Covid-19 in New Mexico: “It’s almost criminal to let [Native Americans] die at such a high rate”

As the country braced for a second wave of COVID-19 cases, the rates at which Indian American and Alaskan Natives were being impacted became alarming.

In New Mexico, a state where this part of the population is only about 11% of the state total, they accounted for 21.50% of all COVID-19 cases by early November, according to data from the COVID Tracking Project.

The numbers become even more chilling when looking at the total number of deaths, as the percentage of Native American and Alaska Natives (AIAN) was almost half (44.66%). Even by national standards, that is notably high: the US average number of COVID-19 AIAN deaths per 100 people is 95, but that number jumps to 332 when looking at New Mexico alone.

“I feel like it’s almost criminal to let them die at such a high rate,” Jagdish Khubchandani, Professor of Public Health at New Mexico State University said.

Rate of COVIF-19 related AIAN Deaths per 100,000 people in different states. New Mexico has the secong highest rate (332) of the states that report this data, preceded only by Mississipi (682). Data from the COVID Tracking Project (13/12/2020).

Systemic issues that lead to poor healthcare and lack of access to basic services have put these communities at a disadvantage from the outset of the COVID-19 pandemic.

“Pandemics are not made in a day. Pandemics are made in decades. And preparedness is also not done in a day,” Khubchandani said. “[New Mexico] was a poor state before the pandemic, with such a diverse population that had chronically underfunded health systems. I think what we have is the sin of the past punishing us now. We have never prepared to deal with the pandemic nationwide.”

Abigail Echo-Hawk, M.A., Director of the Urban Indian Health Institute (UIHI) and chief research officer of Seattle Indian Health Board has been advocating for the importance of better systems of data collection about American Indian and Alaska Native communities.

“We have seen an underinvestment of public health systems and public health surveillance systems for many many years and we are seeing what happens when you don’t invest in public health,” Echo-Hawk said. “I feel like screaming about this for more than twenty years because we knew this kind of impact was happening in our communities, and for the very first time people are finally acknowledging it.”

The data for New Mexico seems alarming, but Echo-Hawk paints a graver picture. The actual amount of the AIAN population affected might be even higher because of racial misclassification, which results in the underreporting of race and ethnicity data for the AIAN population. A 2014 study by the CDS and Indian Health Service (IHS) found just that: there were “significant underestimates” of mortality estimates within the AIAN population.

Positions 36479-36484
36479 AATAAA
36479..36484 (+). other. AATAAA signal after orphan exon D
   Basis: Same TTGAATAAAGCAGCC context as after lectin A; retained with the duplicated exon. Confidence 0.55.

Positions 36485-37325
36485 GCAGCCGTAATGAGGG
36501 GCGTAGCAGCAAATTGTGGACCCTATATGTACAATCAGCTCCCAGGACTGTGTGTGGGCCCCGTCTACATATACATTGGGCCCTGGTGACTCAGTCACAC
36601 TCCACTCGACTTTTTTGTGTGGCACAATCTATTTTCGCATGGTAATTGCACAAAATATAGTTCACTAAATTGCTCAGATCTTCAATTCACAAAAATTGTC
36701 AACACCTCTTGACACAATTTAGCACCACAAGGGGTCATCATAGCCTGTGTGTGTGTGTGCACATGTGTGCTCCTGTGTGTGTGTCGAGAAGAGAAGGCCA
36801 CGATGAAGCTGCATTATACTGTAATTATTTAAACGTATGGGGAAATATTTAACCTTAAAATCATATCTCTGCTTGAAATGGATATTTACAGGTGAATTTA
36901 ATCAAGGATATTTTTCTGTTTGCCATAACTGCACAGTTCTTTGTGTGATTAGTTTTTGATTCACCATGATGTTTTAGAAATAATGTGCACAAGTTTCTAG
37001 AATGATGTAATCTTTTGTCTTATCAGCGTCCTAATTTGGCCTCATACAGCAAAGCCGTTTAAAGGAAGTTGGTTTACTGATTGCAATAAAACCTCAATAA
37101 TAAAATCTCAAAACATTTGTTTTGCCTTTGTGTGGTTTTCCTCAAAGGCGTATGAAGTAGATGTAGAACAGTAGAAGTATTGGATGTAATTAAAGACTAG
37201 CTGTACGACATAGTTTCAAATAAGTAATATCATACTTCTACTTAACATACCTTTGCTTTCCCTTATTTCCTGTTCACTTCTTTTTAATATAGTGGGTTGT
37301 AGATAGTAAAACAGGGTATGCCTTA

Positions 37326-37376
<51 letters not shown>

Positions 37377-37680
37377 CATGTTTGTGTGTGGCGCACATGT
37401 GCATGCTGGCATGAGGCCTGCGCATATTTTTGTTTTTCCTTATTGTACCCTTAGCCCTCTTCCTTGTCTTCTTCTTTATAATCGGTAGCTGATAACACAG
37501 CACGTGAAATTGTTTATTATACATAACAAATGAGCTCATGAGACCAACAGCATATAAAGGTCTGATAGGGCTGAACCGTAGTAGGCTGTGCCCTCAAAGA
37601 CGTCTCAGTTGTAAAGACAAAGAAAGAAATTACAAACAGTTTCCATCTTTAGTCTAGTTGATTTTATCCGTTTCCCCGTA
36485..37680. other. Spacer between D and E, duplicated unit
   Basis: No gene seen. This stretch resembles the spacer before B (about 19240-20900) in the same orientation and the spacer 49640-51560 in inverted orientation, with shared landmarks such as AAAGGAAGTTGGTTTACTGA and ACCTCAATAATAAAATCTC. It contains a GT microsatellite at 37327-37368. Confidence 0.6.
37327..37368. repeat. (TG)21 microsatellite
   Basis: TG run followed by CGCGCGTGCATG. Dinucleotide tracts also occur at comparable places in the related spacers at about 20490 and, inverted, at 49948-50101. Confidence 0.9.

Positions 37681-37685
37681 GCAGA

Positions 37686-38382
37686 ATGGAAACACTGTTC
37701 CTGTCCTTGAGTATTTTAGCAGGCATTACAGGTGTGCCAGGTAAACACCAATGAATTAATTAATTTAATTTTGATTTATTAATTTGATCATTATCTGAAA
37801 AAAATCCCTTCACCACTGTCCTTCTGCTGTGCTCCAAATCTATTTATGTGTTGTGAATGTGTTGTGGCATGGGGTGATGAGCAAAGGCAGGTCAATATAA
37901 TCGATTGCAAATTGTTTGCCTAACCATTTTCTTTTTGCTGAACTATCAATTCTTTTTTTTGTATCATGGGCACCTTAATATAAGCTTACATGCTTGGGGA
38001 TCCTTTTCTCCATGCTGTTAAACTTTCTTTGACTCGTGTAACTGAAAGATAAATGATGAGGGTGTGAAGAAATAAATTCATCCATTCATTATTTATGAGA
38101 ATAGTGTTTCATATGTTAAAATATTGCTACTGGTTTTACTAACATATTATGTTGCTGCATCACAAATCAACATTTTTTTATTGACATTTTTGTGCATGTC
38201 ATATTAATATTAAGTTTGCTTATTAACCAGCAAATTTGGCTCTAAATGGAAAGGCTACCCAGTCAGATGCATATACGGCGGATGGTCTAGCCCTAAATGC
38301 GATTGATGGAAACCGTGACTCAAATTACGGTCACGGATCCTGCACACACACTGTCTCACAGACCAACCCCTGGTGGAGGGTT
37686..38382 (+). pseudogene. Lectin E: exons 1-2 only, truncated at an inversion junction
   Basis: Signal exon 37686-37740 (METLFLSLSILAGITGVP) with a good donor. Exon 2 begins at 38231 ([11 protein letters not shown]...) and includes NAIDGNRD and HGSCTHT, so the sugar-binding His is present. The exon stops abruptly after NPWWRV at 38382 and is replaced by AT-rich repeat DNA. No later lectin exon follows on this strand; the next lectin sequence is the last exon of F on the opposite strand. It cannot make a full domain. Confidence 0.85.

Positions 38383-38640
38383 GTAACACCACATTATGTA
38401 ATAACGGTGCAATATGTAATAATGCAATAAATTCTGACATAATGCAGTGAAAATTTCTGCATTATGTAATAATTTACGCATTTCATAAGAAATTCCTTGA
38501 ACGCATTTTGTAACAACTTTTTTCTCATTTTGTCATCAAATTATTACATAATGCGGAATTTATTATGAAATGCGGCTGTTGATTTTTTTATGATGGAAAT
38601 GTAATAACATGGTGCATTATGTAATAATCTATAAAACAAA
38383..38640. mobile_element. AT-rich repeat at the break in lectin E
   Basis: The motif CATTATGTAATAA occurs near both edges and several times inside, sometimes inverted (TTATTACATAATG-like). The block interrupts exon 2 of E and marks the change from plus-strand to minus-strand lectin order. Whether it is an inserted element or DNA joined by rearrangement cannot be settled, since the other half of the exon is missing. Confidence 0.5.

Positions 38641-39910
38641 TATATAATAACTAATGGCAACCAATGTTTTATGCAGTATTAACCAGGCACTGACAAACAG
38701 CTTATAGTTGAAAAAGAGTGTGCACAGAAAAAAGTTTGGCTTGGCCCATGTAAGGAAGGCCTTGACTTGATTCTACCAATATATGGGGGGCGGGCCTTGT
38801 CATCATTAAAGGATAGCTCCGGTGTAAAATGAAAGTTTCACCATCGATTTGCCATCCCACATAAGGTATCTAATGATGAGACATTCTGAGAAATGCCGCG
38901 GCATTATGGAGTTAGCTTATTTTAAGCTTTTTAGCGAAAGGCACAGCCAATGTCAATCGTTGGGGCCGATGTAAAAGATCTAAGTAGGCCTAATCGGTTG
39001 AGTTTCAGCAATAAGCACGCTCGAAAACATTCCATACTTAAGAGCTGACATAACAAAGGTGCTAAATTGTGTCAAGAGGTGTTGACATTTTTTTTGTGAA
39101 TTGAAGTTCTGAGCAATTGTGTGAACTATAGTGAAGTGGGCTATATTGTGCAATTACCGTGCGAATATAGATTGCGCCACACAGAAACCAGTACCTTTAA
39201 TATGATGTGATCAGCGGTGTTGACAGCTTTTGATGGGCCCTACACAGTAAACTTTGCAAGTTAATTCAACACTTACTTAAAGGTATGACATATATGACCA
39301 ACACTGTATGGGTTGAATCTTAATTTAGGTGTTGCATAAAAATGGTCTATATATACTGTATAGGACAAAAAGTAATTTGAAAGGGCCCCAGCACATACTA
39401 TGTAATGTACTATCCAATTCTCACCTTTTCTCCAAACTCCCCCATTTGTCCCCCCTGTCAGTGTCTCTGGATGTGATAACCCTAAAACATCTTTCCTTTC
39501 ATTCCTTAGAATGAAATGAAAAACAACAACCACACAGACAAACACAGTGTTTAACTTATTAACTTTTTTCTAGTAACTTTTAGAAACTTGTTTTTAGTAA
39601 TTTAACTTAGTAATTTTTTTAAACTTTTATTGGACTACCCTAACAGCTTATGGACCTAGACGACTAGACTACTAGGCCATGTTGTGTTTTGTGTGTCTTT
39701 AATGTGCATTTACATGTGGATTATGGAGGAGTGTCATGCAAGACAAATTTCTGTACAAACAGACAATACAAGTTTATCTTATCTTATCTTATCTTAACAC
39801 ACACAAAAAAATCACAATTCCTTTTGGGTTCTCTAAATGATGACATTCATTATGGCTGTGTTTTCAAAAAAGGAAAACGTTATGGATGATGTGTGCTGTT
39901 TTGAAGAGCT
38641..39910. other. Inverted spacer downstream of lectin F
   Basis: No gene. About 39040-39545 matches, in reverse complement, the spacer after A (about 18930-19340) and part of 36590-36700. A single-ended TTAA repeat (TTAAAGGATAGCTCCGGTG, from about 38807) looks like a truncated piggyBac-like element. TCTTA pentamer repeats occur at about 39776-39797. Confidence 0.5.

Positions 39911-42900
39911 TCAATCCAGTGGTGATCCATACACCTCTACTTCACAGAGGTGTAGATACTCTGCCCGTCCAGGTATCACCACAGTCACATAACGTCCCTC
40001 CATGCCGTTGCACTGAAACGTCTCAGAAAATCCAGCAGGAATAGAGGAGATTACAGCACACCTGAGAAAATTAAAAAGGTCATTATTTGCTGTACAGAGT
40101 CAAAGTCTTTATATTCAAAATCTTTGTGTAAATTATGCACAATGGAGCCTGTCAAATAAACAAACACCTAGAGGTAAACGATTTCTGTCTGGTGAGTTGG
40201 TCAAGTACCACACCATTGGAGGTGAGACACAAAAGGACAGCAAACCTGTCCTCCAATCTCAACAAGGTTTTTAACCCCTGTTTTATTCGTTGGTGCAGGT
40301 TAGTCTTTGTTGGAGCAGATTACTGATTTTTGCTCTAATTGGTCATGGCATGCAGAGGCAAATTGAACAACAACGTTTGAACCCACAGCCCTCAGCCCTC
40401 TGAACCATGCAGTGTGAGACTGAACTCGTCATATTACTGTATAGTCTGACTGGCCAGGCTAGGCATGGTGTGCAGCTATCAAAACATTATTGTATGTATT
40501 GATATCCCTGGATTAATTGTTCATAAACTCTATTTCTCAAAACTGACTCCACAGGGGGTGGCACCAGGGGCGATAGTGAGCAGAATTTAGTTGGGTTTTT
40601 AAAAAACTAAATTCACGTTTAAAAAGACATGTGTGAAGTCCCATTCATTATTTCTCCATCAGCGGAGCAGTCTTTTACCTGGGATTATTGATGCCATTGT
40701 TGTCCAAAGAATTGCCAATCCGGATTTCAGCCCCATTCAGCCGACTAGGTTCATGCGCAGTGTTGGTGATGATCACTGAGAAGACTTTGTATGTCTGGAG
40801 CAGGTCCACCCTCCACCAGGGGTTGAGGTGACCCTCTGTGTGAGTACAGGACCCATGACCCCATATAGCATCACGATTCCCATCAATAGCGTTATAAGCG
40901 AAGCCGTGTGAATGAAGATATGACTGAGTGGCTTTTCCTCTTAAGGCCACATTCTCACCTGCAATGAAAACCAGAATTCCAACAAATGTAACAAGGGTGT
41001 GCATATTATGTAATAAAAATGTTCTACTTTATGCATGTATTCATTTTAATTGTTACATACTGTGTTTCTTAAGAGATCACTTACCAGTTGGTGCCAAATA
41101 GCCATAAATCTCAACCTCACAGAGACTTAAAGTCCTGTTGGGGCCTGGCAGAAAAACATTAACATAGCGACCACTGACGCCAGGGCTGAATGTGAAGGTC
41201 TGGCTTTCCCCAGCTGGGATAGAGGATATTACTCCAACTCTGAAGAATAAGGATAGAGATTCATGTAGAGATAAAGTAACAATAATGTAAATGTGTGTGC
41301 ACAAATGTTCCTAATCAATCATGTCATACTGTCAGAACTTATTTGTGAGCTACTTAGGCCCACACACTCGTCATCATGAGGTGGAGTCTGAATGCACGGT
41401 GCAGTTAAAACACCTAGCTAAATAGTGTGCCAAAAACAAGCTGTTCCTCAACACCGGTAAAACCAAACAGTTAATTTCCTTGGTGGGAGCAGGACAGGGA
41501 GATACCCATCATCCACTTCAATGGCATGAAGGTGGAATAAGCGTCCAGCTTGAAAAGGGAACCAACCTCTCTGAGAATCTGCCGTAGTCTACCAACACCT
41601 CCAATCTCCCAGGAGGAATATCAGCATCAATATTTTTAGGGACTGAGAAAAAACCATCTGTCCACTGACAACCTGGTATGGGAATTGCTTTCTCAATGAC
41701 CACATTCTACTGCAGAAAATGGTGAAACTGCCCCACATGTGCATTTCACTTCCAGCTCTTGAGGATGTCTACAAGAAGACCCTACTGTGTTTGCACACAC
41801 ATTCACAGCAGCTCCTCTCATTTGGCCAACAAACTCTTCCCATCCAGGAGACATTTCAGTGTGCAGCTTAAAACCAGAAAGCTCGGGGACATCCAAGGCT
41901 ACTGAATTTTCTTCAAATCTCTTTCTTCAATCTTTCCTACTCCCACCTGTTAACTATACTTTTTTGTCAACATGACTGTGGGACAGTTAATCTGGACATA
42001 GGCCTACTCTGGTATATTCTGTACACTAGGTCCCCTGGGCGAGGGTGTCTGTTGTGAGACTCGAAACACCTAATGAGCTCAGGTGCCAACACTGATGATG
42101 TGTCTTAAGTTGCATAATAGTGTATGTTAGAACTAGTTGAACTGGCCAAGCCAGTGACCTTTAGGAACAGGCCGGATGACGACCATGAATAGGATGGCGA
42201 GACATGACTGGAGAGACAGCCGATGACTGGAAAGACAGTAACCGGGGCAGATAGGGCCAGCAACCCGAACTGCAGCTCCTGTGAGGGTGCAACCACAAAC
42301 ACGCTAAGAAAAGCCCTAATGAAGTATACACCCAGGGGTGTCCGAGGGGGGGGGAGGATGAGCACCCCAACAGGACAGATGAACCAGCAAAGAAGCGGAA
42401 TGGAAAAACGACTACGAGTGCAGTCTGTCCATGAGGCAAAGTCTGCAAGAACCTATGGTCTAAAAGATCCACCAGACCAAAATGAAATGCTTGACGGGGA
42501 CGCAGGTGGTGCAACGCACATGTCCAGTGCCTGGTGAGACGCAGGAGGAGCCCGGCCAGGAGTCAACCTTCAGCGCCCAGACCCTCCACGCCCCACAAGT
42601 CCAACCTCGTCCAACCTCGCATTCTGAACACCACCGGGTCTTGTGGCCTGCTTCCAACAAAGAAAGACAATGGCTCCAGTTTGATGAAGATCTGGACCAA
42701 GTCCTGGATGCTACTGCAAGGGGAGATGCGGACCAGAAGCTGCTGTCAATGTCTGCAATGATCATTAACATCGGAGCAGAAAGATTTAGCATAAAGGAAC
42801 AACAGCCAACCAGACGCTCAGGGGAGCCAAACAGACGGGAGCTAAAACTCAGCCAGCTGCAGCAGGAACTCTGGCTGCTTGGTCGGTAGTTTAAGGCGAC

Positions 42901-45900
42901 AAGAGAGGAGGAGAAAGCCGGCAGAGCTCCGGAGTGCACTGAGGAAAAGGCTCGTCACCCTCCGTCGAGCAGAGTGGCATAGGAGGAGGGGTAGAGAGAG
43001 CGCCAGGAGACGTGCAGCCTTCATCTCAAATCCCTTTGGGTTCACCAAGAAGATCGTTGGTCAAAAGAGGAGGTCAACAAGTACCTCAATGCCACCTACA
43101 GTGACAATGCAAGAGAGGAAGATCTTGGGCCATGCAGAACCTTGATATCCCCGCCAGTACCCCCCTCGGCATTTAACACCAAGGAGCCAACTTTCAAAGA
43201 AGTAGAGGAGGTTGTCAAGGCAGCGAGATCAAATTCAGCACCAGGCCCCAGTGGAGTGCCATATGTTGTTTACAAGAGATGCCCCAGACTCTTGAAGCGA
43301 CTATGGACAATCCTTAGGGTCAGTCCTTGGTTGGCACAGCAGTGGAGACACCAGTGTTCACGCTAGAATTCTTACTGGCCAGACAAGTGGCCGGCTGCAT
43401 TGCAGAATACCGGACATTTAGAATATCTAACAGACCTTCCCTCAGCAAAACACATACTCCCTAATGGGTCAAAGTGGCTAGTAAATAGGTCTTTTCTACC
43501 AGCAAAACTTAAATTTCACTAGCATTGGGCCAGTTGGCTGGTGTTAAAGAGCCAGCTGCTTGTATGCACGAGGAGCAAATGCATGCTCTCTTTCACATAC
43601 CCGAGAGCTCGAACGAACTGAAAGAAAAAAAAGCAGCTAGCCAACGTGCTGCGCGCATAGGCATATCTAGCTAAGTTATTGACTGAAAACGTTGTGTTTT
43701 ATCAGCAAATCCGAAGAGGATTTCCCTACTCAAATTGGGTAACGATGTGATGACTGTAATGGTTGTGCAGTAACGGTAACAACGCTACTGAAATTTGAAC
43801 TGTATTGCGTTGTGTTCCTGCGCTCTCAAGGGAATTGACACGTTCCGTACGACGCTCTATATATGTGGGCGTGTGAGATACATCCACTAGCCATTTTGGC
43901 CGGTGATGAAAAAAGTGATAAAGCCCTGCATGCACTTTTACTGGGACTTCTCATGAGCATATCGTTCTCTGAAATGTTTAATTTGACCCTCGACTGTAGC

“When you talk about the incredible amount of death that is showing on the current data trackers what we have to know is that is actually, in a very horrific way, a gross underreporting, because we know that death certificates are very often racially misclassified,” Echo-Hawk said. “There’s a very common saying for those of us that work in Indian country on data: that we are born native and we die white because we are racially misclassified on death certificates.”

This underrepresentation is a result in part of faulty racial classification systems in place in hospitals, according to Echo-Hawk.

“People instead of asking race and ethnicity will look at somebody who’s checking into a clinic, who’s come in for an appointment, being hospitalized or has died and decide what race or ethnicity they are without asking families and not asking the individual,” she said. 

Across the US, many counties and states fall short of collecting all the health data necessary to keep track of how different communities are affected. In some cases, only a few options will be available for race — mixing all the rest together.

“The ‘other’ category effectively hides all other racial and ethnic groups,” Echo-Hawk said. “I call that a trash category. It is meaningless, it shows nothing and is an excuse for jurisdictions to say ‘well, we did our best’. That is effectively creating a category that hides the disparities of racial and ethnic groups.”

The chart below shows the total numbers of cases by race in New Mexico, in early November. About 21.50% were American Indian/ Alaskan Native. Data from the COVID Tracking Project (04/11/2020).

The chart below shows the total numbers of deaths by race in New Mexico, in early November. About 44.66% were American Indian/ Alaskan Native. The second most significat category is Latinx, followed by white. Data from the COVID Tracking Project (04/11/2020).